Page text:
I wouldn't say 120A @ 12V would trip a healthy 15A breaker that often. Silverstone's efficiency at full load with high capacity PSUs seems around 82%, so 1440W leads to a 1756W AC draw, or 14.6A @ 120V. This is a power factor corrected PSU, so you don't have to bump wattage by 15-20% for volt-amps. During a brownout, efficiency does drop a few % down to 90V, but the circuit breaker would also need a higher amperage to trip. 90V is the lowest voltage most high-end PSUs are specified down to.

The main thing is that it's hard to perfectly load a 1200W PSU. Many people buy PSUs of a higher capacity for the individual rails, for more stable power, and in consideration of PSU aging (which has a measurable impact on capacity, not efficiency). A 1200W PSU certainly won't draw 1756W AC continuous running a tri-SLI i7 gaming system.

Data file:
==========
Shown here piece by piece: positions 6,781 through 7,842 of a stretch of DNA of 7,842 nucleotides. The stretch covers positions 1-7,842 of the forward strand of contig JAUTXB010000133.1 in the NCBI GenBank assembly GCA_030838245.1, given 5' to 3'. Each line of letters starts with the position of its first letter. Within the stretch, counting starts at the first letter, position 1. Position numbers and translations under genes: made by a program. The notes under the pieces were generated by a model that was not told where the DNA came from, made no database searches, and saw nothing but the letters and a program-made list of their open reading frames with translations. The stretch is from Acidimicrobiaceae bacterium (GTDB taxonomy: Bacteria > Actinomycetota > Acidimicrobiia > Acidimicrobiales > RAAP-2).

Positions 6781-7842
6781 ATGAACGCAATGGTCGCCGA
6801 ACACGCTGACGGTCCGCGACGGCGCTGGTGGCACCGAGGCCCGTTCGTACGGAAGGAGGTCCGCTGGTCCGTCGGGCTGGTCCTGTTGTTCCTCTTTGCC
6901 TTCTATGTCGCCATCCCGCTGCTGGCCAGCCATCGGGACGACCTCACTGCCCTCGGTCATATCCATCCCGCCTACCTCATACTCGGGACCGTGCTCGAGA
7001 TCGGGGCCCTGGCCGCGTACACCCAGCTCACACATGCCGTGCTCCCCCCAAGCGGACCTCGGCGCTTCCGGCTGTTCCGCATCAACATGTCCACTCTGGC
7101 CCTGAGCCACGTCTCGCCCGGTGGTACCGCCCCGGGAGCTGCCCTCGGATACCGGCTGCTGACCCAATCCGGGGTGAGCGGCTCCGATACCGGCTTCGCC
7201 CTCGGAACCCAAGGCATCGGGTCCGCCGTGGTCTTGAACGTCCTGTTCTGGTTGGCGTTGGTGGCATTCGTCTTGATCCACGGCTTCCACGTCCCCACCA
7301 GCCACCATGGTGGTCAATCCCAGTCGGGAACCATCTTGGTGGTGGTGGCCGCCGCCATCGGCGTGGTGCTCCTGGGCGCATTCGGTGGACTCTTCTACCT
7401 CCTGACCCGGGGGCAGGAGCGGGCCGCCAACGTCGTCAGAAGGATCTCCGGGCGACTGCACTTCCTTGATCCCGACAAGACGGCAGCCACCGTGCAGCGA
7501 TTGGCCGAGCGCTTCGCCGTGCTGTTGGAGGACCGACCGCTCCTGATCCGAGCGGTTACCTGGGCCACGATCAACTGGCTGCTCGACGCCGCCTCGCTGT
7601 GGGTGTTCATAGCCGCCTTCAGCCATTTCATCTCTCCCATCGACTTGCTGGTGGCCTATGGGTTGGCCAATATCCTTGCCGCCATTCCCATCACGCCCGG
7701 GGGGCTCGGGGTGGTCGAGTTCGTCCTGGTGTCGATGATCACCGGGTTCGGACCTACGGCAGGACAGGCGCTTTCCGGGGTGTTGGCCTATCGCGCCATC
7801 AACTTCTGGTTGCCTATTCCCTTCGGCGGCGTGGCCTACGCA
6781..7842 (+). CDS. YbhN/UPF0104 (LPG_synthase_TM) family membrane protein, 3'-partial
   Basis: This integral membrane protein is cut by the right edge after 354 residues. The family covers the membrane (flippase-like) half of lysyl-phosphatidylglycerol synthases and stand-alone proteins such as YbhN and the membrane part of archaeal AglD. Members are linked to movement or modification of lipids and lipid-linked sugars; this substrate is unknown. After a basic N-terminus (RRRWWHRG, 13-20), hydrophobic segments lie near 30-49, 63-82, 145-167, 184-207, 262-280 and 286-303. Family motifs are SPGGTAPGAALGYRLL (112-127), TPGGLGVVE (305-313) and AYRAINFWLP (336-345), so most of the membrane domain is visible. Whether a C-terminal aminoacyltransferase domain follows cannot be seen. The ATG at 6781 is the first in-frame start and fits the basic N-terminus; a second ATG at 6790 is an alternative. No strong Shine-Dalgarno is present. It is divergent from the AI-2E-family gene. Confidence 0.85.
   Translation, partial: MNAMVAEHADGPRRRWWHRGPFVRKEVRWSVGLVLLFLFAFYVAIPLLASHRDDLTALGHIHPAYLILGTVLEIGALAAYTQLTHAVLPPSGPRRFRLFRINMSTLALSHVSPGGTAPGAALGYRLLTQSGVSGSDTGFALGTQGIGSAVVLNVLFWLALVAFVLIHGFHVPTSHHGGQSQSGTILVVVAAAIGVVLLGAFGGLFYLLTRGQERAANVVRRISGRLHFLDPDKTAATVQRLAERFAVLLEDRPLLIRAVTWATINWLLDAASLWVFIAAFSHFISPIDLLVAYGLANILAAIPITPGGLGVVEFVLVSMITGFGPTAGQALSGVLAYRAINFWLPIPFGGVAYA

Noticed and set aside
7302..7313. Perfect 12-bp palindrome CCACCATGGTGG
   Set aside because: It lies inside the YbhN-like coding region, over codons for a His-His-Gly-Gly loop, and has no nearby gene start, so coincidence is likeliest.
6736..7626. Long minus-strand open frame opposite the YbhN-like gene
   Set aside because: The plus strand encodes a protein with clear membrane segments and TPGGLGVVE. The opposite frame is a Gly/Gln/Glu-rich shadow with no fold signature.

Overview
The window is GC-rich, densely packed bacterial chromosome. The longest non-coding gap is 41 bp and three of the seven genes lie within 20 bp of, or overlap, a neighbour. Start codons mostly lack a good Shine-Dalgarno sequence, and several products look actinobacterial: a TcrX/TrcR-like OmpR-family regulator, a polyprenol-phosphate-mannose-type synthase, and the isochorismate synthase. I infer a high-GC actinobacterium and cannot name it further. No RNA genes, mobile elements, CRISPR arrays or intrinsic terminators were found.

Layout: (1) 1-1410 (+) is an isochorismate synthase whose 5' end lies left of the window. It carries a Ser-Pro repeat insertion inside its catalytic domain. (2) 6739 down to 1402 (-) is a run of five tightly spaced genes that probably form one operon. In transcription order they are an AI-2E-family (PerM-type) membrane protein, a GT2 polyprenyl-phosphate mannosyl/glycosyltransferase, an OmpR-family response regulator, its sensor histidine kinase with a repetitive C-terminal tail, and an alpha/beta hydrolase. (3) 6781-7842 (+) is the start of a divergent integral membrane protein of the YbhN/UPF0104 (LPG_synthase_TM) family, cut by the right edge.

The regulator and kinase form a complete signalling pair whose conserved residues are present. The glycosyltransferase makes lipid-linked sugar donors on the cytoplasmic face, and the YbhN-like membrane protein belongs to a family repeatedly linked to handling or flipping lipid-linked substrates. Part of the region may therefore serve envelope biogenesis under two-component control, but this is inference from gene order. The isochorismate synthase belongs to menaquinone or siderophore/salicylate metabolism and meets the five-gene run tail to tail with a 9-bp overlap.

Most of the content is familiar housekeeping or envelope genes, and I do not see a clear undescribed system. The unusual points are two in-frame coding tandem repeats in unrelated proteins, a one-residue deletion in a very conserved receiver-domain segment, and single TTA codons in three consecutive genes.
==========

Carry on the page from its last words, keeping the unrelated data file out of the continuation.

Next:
And if your circuit does trip - if the breaker is corroded after many years - any electrician can replace the 15A with a 20A at the offending juncture.
January 11, 2009 4:00:20 PM

breakers trip low very often, and I've seen a PSU test efficiency writeup that showed acual efficienciesdropping off very significantly toward 90 volts. If I remember, the 80plus they were looking at was closer to 70%.

I tripped a breaker with my old computer (350 watt psu), boombox, and aquarium. probably not much over 1000 watts. you may say it wasn't healthy, I say very few circuts are up to what they should be. that's why I say go a little overboard on the wall power if you go that much overboard on the PSU.

some people may actualy need that much 12volt draw if they've got TECs and/or waterpumps in the mix with all the fans and graphics cards.

I was also refering to the whole computer setup, not just the box. You need to remember to add in the monitor(s), powered speakers, wireless router, cable modem,light(s), printer(s)